Each student is allocated an ID number which they must add to their exit ticket. Once students have completed their tests, you can use the QK app on your phone or tablet to quickly scan each paper and the marks will be allocated to the relevant student. I have marked a set of 30 students in less than 2 minutes before!

I am particularly using this at the moment for frequent assessment of Year 10 and 11 students. The answers are marked within seconds so I can give students feedback within minutes which makes the whole process more useful. I then either go through the questions with the students and their papers and the just highlight the answer to the questions they got wrong or if at the end of the lesson I do this for them as my ‘marking’.

Results are saved for each students for each task so you can easily build up a continuous record of assessment – useful for a quick snapshot of student progress in between more extended end of unit tests.

Quick Key Export ShotThere are various options for exporting your results and you can also analyse your results e.g. by sorting according to mark (highest to lowest etc.)

Quick Key Screen Shots 1

 

Once you have created your classes and quizzes they are located easily on the Quick Key dashboard. You can easily re-use and assign quizzes to different classes and in our department we are working together to build a bank of department Quick Key assessments.

A more detailed account of the stages can be found on the excellent Sandagogy site here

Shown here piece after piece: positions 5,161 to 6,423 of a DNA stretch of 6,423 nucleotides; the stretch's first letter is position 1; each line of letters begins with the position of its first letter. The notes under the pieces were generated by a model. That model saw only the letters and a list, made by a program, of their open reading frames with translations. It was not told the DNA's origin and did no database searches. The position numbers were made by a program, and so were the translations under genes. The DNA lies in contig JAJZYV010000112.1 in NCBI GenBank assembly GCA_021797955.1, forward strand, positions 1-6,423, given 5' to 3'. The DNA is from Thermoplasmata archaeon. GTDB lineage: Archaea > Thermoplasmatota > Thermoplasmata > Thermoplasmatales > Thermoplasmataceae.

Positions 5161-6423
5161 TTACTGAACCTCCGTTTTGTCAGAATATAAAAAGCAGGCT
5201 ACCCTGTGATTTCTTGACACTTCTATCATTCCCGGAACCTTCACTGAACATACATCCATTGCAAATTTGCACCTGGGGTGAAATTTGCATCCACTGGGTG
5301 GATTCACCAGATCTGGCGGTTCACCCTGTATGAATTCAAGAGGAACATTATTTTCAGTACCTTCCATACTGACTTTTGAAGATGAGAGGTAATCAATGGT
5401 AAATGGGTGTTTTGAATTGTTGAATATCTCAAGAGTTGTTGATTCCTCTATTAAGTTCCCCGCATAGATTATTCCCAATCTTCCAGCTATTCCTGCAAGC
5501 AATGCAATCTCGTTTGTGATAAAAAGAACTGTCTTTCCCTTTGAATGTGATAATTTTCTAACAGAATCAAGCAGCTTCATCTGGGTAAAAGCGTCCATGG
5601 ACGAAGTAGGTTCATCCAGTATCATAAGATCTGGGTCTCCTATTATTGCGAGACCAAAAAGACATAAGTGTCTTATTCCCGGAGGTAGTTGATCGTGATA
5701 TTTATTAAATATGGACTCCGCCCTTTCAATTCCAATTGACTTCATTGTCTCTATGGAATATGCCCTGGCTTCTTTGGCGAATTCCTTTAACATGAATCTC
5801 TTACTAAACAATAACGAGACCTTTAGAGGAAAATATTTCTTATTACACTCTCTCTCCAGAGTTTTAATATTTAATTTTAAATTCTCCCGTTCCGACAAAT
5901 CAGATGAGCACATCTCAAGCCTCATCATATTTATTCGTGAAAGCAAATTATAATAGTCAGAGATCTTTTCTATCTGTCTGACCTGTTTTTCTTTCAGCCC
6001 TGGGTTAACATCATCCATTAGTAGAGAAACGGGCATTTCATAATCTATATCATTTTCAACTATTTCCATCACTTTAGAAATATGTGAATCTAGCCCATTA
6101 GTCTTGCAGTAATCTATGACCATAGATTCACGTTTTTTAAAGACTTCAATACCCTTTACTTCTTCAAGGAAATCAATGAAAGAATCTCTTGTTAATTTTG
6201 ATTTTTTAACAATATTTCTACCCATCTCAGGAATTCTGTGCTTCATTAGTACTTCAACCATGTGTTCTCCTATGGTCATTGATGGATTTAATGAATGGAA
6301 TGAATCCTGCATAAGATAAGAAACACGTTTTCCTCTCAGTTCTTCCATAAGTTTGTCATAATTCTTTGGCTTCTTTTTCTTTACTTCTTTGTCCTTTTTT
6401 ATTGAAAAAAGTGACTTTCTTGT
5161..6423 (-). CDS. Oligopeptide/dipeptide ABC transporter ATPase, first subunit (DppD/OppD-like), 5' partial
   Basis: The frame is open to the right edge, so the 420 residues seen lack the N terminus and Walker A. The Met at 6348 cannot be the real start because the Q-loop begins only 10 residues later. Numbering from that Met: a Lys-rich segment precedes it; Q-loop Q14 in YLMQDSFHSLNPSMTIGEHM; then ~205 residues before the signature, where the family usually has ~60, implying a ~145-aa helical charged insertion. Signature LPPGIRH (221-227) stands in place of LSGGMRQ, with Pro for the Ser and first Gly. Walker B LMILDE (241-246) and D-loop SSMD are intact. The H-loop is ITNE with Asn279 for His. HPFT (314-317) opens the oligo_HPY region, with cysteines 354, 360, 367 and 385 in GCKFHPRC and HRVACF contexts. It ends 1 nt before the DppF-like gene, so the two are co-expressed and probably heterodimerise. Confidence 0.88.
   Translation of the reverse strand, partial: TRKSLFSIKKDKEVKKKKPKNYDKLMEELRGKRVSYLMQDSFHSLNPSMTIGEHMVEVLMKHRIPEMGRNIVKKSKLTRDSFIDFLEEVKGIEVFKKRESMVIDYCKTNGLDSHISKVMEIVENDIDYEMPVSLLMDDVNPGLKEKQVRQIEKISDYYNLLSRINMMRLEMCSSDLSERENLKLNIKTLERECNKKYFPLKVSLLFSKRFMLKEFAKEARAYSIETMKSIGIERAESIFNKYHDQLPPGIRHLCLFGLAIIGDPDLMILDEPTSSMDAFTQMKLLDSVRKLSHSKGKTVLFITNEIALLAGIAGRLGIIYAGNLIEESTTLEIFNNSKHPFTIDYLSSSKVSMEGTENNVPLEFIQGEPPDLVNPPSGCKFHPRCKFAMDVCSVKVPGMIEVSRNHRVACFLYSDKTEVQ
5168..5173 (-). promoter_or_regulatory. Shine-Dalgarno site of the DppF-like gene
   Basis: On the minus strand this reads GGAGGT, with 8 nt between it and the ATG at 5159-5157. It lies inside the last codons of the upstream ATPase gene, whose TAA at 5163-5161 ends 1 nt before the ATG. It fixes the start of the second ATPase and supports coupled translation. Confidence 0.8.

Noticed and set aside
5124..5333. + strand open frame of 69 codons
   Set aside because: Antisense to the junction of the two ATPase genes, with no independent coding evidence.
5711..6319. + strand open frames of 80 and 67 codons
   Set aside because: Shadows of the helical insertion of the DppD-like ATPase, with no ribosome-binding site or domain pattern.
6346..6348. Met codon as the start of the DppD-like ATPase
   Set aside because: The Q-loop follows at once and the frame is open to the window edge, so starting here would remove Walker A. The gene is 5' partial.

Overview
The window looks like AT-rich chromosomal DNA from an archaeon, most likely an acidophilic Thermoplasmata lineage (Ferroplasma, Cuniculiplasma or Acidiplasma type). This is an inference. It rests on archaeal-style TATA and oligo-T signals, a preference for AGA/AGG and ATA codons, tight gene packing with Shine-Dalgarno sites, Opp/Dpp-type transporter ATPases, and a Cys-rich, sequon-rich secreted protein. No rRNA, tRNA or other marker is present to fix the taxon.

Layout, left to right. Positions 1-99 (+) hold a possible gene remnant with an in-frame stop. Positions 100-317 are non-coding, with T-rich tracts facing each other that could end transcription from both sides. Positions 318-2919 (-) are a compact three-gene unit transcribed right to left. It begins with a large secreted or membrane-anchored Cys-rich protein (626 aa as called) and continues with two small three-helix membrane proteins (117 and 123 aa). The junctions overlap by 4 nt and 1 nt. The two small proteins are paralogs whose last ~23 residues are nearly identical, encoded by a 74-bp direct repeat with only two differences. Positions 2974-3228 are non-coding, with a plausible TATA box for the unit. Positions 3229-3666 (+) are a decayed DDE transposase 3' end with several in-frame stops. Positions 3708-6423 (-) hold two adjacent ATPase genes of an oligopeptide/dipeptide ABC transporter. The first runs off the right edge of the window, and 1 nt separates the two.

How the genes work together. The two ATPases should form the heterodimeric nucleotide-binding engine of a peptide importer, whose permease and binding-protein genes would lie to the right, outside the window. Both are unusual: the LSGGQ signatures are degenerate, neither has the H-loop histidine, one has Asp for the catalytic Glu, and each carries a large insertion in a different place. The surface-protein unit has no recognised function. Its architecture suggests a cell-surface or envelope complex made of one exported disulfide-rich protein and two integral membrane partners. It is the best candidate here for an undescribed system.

Support Screen Shot

 

One of the things I have been really impressed with this tool is the level of support and commitment from the developers who will help whenever they can and are consistently looking to maximise and develop the app further. One of the founders, Walter Duncan (@4_teachers), an ex-teacher (who has only recently left the classroom after 15 years, to concentrate on the app) is full of enthusiasm and with a background in teaching he knows exactly what teachers need and how we can best help our students. The website has a support centre to request support including FAQ and a new Help Centre. The founders are however also keen to build up a community of users and there is a growing Quick Key Forum. There are many educationalists on twitter who are also sharing resources and ideas on the use of Quick Key in the classroom context. Likewise there is also a dedicated Quick Key Support twitter feed 

 

A few of us in the Geography community have been sharing quizzes through Anthony Bennett’s “Internet Geography” site and the examples of these quizzes can be found here, including a copy of the template I designed for our department. http://www.geography.learnontheinternet.co.uk/quickkey.htmlExample QuickKey

A guide on how to create an assessment using Quick Key guide can be found here
http://www.geography.learnontheinternet.co.uk/QKresources/quikkeyguide.pdf

Simon Renshaw has also done some very interesting work looking at the use of hinge questions and the QuickKey app and his findings are here http://srenshaw.wordpress.com/2014/03/08/evaluating-the-use-of-hinge-questions-and-the-quick-key-app/      

There is a Quick key facebook page so you can share with other colleagues  you think might be interested and remember, you can download the quickkey app from the itunes app store – full details available here.